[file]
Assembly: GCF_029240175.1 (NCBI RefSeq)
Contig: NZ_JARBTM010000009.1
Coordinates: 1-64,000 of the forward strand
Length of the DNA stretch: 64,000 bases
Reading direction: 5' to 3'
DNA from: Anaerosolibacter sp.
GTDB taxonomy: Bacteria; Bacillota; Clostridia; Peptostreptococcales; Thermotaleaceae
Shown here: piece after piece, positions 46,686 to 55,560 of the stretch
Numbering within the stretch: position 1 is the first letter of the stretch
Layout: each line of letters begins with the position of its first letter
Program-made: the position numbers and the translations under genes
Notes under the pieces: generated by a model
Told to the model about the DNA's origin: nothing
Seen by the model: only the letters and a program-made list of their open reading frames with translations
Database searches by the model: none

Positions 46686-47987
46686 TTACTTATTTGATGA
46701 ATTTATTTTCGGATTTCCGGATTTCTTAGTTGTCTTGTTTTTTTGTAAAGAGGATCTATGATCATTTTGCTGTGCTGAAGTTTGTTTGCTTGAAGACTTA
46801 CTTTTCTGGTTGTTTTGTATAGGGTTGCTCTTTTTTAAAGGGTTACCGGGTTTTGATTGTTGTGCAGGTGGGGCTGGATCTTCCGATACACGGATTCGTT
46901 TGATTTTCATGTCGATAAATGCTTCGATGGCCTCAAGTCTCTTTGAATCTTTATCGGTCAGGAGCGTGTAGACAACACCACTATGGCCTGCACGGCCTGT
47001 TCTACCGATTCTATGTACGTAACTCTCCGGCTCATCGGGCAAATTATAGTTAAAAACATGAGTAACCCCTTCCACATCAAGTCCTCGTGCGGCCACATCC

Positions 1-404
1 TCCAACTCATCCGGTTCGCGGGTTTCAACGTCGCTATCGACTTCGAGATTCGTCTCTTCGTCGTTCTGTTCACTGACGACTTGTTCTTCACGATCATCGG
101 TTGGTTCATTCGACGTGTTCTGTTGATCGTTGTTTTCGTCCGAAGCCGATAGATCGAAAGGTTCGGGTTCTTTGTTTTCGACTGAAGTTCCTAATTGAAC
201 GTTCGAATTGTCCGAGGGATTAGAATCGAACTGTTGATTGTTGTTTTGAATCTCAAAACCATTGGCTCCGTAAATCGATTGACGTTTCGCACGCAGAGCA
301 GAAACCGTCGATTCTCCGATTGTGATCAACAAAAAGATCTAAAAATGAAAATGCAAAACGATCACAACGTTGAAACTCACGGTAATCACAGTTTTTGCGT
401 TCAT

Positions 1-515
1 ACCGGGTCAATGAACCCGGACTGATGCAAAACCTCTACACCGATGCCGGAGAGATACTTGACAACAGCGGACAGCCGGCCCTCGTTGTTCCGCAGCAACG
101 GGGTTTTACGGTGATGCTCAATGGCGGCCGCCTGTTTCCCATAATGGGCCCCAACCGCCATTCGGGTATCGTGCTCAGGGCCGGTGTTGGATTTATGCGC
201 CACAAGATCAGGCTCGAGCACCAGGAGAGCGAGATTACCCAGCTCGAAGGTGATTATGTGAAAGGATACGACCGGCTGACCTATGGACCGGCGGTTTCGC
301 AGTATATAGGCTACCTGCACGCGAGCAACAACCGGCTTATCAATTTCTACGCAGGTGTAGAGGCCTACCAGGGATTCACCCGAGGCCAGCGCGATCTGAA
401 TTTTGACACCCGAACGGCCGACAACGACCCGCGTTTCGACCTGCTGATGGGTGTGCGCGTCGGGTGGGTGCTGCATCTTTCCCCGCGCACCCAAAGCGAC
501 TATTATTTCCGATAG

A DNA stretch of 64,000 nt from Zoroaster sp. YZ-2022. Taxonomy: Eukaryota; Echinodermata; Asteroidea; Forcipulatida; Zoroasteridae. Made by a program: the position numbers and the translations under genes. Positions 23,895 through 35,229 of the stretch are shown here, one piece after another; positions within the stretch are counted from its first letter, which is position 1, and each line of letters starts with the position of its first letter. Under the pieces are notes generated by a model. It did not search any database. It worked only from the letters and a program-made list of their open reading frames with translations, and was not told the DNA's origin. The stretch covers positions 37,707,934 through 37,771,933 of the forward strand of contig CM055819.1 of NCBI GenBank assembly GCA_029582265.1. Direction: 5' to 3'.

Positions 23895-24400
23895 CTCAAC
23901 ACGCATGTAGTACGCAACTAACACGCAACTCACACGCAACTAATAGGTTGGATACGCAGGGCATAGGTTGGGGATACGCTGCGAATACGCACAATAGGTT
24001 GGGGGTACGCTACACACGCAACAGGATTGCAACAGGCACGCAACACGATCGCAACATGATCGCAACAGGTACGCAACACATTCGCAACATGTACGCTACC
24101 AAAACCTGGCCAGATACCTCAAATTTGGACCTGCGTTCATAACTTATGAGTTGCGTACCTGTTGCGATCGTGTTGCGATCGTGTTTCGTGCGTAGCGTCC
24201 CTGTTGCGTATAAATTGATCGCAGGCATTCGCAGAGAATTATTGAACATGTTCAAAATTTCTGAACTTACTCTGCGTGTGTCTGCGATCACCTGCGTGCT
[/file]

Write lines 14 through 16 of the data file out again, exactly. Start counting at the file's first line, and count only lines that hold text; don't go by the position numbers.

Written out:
Seen by the model: only the letters and a program-made list of their open reading frames with translations
Database searches by the model: none

Positions 46686-47987